**"How do the chess pieces view the chess board?"**

If each move is taken as a single step, if each square that a piece can move to is considered adjacent to the square the piece is on, each piece lives in a very different world from the others. Bishops do not even see half of the board. On an empty board 14 squares are adjacent to the Rook, and 49 others 50 are two steps away, no matter what square they are on. This is not new ground of course, it is covered often when discussing the mobility of the pieces, but it is another step closer to verbalizing and understanding a vague idea I have had for a while.

When I was teaching my sons how to play chess, I tried to help them visualize how the pieces interact, by calling the squares that a piece can move to the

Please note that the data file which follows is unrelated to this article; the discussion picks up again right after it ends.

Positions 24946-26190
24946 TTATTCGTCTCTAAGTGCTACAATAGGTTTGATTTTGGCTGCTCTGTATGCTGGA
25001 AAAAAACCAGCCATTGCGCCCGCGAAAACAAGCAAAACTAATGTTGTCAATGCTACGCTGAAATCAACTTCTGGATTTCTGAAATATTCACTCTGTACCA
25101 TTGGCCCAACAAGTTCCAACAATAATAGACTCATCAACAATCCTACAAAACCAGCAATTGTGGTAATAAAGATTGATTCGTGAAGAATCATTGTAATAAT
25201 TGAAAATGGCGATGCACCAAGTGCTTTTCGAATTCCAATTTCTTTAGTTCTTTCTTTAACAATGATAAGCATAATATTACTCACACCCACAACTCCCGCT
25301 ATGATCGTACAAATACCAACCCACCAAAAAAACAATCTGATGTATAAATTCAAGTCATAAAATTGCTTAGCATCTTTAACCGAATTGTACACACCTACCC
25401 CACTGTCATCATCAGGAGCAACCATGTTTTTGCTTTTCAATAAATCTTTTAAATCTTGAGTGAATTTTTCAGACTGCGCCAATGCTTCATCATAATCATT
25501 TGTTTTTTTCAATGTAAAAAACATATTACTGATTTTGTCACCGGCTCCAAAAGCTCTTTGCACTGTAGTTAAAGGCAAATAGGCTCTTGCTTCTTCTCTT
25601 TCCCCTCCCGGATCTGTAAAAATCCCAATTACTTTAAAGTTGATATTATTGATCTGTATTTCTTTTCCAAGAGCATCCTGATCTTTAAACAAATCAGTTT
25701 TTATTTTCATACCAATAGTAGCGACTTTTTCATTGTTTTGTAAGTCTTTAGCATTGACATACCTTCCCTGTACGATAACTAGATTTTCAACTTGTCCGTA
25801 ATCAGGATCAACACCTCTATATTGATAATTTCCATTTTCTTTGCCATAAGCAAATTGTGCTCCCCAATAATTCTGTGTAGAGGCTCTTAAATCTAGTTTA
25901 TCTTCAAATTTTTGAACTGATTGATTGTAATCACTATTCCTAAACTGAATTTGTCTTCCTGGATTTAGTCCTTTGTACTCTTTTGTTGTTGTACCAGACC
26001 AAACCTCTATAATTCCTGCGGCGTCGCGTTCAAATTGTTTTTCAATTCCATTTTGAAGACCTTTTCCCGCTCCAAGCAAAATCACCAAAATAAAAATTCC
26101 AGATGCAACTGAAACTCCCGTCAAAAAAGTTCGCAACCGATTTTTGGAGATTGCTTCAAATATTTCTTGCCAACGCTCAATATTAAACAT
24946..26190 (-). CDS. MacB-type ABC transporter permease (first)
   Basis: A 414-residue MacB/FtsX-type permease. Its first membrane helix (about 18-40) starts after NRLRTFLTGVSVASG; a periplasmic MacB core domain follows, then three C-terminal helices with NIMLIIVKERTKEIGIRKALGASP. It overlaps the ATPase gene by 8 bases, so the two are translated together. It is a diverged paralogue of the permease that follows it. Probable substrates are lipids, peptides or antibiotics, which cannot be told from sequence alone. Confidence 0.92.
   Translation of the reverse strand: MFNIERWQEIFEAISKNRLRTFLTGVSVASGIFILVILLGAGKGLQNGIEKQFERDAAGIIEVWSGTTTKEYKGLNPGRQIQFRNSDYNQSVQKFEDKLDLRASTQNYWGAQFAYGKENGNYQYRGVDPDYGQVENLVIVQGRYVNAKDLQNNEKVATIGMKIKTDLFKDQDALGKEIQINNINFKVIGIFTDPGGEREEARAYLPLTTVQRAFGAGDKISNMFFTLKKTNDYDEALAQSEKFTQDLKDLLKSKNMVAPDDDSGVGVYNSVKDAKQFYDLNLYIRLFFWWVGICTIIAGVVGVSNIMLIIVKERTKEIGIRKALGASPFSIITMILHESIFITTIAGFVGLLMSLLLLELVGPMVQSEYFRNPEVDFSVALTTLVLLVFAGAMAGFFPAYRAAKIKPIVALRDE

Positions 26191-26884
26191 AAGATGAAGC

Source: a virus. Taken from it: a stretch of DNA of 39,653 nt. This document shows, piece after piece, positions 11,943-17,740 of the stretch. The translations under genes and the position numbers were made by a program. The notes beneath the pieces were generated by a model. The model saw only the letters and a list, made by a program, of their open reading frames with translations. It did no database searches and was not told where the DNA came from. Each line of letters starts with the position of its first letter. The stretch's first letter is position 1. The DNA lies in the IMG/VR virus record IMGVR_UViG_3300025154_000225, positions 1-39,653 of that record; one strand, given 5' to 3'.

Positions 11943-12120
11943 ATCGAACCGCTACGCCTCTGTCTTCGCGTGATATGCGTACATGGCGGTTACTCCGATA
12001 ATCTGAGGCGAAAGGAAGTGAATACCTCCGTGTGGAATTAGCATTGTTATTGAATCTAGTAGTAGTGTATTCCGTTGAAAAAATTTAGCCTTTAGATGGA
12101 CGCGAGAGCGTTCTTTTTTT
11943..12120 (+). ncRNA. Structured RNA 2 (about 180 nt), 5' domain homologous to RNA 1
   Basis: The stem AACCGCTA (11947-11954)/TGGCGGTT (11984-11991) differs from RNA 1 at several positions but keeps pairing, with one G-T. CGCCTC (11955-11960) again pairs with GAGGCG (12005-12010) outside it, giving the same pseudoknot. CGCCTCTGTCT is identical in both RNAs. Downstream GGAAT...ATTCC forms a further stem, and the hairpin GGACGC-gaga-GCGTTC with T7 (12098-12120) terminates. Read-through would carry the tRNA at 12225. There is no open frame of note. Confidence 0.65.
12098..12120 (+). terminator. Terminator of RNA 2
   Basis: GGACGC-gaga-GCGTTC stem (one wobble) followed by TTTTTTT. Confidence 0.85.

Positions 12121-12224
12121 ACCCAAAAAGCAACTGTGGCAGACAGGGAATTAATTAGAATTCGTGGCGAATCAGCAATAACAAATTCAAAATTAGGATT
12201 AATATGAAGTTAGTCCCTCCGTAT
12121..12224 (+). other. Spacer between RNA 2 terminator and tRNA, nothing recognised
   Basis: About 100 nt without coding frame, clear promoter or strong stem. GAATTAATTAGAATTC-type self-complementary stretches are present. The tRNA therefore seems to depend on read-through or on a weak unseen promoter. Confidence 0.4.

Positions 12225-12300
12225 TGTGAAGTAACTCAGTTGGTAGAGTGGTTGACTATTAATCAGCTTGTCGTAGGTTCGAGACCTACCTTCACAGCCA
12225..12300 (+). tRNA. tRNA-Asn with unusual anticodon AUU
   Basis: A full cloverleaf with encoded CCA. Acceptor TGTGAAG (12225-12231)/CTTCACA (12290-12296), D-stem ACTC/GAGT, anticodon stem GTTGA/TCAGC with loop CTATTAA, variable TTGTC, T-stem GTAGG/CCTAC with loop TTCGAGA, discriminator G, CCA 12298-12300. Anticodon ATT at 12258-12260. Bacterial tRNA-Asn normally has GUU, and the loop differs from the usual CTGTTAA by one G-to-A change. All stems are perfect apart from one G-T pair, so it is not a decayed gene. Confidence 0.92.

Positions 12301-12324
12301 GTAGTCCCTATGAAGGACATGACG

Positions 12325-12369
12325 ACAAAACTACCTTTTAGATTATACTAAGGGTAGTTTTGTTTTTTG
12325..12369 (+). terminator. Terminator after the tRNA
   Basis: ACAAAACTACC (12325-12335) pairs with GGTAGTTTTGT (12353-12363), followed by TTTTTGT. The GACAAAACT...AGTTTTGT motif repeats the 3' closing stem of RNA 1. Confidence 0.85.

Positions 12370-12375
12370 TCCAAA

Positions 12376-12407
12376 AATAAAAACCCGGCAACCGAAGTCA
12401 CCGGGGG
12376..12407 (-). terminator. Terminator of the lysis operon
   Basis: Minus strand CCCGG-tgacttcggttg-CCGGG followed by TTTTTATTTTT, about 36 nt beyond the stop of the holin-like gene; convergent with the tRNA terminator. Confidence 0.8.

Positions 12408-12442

*shape*of the move. I was reaching for a Euclidian geometric description.

The chessboard appears to be a Euclidean place, 64 squares assembled into a flat 8x8 grid. The Go board is such a place, but the chessboard isn't. It is a network of 64 points, but the connectivity of that graph is different for the different pieces. The graph changes for the pieces as other pieces move. No point is reachable for a piece if a ally piece occupies that point. For the pawn, the graph changes radically as the pieces move, because diagonal moves are dependent on an enemy piece occupying a point.

And the Knight views the board in a wholly different way:

1-red, 2-orange, 3-yellow, 4-green, 5-blue, 6-purple |

1-red, 2-orange, 3-yellow, 4-green, 5-blue, 6-purple |

I think it is well known that Knights are tricky, but how do we get better at using our Knights? I do not think that this is so clear. I am going to try working on knight endgames. They are not very common (Silman does not even include the N+B mate in his

__Complete Endgame Course__), but I think the clarity of endgame positions will help. OTOH, here is a fun puzzle game called Black Knight, that you maneuver a knight around different board topologys.
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